Company wants to build biogas facility near Kawartha ethanol

By Holly Jessen | April 28, 2011

A company looking to build an anaerobic digester has its eye on a site near Kawartha Ethanol Inc. in Havelock, Ontario. 

Although the biogas facility won’t provide power for the ethanol plant, the two companies will work together on reducing natural gas use at the ethanol plant. One way to do that is to use heat generated by the biogas facility’s engines to offset power needs for process heat and steam.  “If there is any savings like that, definitely, we’re going to try to do that for sure,” said Paul Paszt, general manager of the ethanol plant.

Kawartha Ethanol is Canada’s newest ethanol producer. Construction wrapped on the 80 MMly (21 MMgy) facility last summer and full capacity was reached in January. “We’re still fine tuning the process,” Paszt told EPM. 

Kawartha Biogas Inc., a separate company from Kawartha Ethanol, hopes to begin production on the biogas facility in August and complete commissioning by the spring of 2013, according documents posted to the ethanol plant’s website. The biogas company plans to purchase wet distillers grains and syrup from the ethanol plant for the digester. Other feedstocks include fats, oil and grease collected from local stores and cow manure. In addition, the company could use glycerin from a proposed biodiesel plant that may be built at a neighboring site.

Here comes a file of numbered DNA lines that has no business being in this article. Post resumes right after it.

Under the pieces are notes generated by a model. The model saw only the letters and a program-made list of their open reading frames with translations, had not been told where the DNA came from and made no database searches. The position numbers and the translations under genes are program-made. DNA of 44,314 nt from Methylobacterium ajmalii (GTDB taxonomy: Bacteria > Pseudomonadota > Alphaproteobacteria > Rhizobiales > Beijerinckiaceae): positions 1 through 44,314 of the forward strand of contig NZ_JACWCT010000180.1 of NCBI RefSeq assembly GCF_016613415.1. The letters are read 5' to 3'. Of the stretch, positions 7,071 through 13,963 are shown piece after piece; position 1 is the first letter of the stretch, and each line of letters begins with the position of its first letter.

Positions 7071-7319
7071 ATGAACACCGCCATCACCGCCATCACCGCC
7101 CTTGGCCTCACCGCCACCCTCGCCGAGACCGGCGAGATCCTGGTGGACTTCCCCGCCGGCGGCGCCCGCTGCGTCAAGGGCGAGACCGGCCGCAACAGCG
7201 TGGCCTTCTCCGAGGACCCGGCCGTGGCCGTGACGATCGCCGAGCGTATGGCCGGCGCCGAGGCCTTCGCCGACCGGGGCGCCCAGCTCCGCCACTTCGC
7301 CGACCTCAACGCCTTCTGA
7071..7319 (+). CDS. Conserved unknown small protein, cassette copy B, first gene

The facility will produce about 9.8 megawatts of power that will be sold to the grid. About 980 kilowatts of electricity will be necessary to operate pumps, motors and mixers. In addition, when the plant first starts up, propane will be used to heat the recycled water used to heat the digesters. However, that won’t be necessary after the plant achieves normal operations, as jacket heat created by the engines will take over that duty. 

The coproduct at the end of the biogas process is a high-quality fertilizer that is readily available for plant uptake when applied to agricultural land, the company said. It will be treated on site and sold to a third party as a base for fertilizer, reducing the need for chemical fertilizer application. Other benefits of the project include diverting waste materials from local landfills, reducing methane gas emissions and reducing fossil fuel use. 

Kawartha Biogas is still in the design phase for this project. It is also working on studies of odor, air pollution and noise that could be caused by the project.